So brazen is Valdez-Villareal, authorities said, that he sent a message to the Mexican government printed in a local newspaper.
Filmmaker Rusty Fleming, who researched Valdez for his film 'Drug Wars,' summarized the message, saying, "You're never going to eradicate the supply of dope any more than you are going to eradicate the demand ... somebody's going to do it and I'm the lesser of all evils. We don't kill women and children. [...] If you're going to have somebody smuggling drugs through our country to the U.S. and the world, it should be me."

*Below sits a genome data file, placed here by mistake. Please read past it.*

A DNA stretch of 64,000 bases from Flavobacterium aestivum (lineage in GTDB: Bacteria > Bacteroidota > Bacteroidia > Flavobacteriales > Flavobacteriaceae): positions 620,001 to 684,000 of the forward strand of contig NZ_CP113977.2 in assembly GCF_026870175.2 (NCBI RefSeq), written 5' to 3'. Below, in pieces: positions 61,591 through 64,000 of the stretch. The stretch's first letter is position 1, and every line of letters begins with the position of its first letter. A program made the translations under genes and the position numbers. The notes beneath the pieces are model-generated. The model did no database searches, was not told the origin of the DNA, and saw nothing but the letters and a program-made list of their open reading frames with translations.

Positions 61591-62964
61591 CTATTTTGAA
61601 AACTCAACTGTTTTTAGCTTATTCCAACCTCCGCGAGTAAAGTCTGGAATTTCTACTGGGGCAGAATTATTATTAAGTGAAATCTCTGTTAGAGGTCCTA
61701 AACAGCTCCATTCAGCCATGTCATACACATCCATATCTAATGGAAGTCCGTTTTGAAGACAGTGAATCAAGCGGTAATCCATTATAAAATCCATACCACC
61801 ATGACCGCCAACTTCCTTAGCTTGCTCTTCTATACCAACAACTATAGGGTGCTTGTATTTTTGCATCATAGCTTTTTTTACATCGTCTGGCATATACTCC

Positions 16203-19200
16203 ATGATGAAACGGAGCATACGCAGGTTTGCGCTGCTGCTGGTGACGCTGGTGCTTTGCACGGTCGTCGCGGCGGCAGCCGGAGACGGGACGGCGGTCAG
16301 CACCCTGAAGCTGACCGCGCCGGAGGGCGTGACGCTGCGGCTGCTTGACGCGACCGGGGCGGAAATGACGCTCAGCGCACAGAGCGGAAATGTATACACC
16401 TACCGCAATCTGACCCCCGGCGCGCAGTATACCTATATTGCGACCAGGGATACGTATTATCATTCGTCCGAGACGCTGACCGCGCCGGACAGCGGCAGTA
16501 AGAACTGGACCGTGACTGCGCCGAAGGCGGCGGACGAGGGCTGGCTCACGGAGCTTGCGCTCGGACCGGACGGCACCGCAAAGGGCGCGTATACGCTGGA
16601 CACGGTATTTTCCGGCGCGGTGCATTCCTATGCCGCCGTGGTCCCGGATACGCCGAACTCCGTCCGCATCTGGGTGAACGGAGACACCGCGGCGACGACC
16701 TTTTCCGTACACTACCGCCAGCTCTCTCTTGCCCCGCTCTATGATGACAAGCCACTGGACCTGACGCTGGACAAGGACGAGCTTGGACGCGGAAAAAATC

Where is Edgar Valdez-Villareal now? Some say he's on the beach in Acapulco, hiding out in plain sight.
"He's probably had some plastic surgery," speculated Fleming. "Many of your high level drug lords, especially those wanted in the U.S., do some kind of facial reconstruction or something to alter their looks."
On the American side of the border, ABC News tracked down Valdez-Villareal's mother, who described him as a good man, but admitted she hasn't heard from her son "in a very long time."
"There is never a good outcome with a kid like this," said the detective, who asked to remain anonymous. "He's either going to be killed or captured by the Mexican military or federal police inside of Mexico, or he is going to die in a hail of bullets by a cartel rival."
That's the tragic, high price of crime in the Mexican drug wars.